Gibson says he won't block demand for audit of spending

October 14, 1994|By James Bock | James Bock,Sun Staff Writer

WASHINGTON -- The NAACP's embattled chairman of the board said yesterday that he wouldn't try to block any move by board members to demand an outside audit of his spending when they meet in Baltimore tomorrow.

Dr. William F. Gibson, a Greenville, S.C., dentist, has been accused of taking reimbursement for thousands of dollars in expenses that he had already charged to an NAACP credit card. Syndicated columnist Carl T. Rowan has reported that internal NAACP documents show "double-dipping."

Dr. Gibson, 62, who denies the allegations, said in an interview that he has a reputation for incorruptibility and welcomes an audit of all NAACP officers.

The 64-member board is to hold its regular October meeting at NAACP headquarters in Northwest Baltimore.

"If I really wanted to make money out of civil rights . . . I could have made money the bad way," said Dr. Gibson, who has been NAACP chairman since 1985. "I have a reputation across this nation that nobody would attempt to bribe Bill Gibson. I can look anybody in the eye, stand on any courthouse step, or the White House, and say nobody can buy me."

NAACP sources said that it was unlikely that Dr. Gibson's critics on the board would have the strength to seek his ouster but that they might seek an audit or try to curb his powers.

The NAACP board's 16-member executive committee has expressed its support of Dr. Gibson, and the chairman said he believes he enjoys the board's confidence.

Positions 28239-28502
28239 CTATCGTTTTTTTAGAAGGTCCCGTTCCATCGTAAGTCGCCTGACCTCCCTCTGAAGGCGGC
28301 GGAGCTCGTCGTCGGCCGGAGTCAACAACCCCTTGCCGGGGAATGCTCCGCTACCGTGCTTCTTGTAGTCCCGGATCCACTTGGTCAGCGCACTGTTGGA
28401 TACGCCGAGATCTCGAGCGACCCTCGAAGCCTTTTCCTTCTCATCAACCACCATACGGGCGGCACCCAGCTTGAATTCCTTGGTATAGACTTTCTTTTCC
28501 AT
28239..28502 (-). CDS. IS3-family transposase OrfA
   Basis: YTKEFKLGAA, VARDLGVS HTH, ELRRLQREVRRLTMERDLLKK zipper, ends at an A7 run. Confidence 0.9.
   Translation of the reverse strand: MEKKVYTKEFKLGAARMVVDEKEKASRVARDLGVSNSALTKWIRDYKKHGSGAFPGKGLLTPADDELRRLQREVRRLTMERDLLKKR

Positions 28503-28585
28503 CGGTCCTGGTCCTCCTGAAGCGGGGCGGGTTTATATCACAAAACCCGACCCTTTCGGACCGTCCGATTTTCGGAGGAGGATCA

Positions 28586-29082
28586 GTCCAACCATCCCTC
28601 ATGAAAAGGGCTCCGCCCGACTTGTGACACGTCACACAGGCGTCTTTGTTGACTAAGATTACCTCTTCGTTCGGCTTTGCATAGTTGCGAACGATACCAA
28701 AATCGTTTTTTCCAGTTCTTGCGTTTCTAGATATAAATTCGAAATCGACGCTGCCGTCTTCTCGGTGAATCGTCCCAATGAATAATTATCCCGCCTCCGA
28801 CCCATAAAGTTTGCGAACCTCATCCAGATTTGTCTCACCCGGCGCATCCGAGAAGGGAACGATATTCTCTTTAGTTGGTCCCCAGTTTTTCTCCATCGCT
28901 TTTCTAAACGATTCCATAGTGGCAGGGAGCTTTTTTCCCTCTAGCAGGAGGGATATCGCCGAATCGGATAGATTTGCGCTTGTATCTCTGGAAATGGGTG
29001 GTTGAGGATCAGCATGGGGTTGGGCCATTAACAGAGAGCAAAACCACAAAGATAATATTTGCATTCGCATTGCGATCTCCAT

"I still think they respect me as a leader," he said. "I think they still respect my integrity and they still feel I am the individual at this point in time to be chairman of the board."

Dr. Gibson said he has not decided whether to seek re-election as chairman, an unpaid position, in February.

The chairman said he couldn't "verify" whether he had charged $500,000 in travel expenses to the NAACP since 1986, as Mr. Rowan reported. But he said his trips enabled the NAACP to reach agreements on corporate hiring and promotion of blacks; to open centers that help black businesses get capital, and to raise funds for other worthy programs.

Last year alone, the chairman said, he spent 100 work days, plus many weekends, on NAACP business -- to the detriment of his dental practice, which he said has been halved since 1985.

Dr. Gibson spoke after a news conference in which the National Newspaper Publishers Association, a group of 205 African-American newspapers, announced it would contribute at least $300,000 of free advertising space to promote a national NAACP membership drive.

Robert W. Bogle, president of the trade association, condemned what he called "smear tactics" and "irresponsible" reporting about the NAACP in the white-owned press. But he said his group's role was to support the nation's oldest and largest civil rights group, not "to weed out what is good or bad about the leadership of the NAACP."

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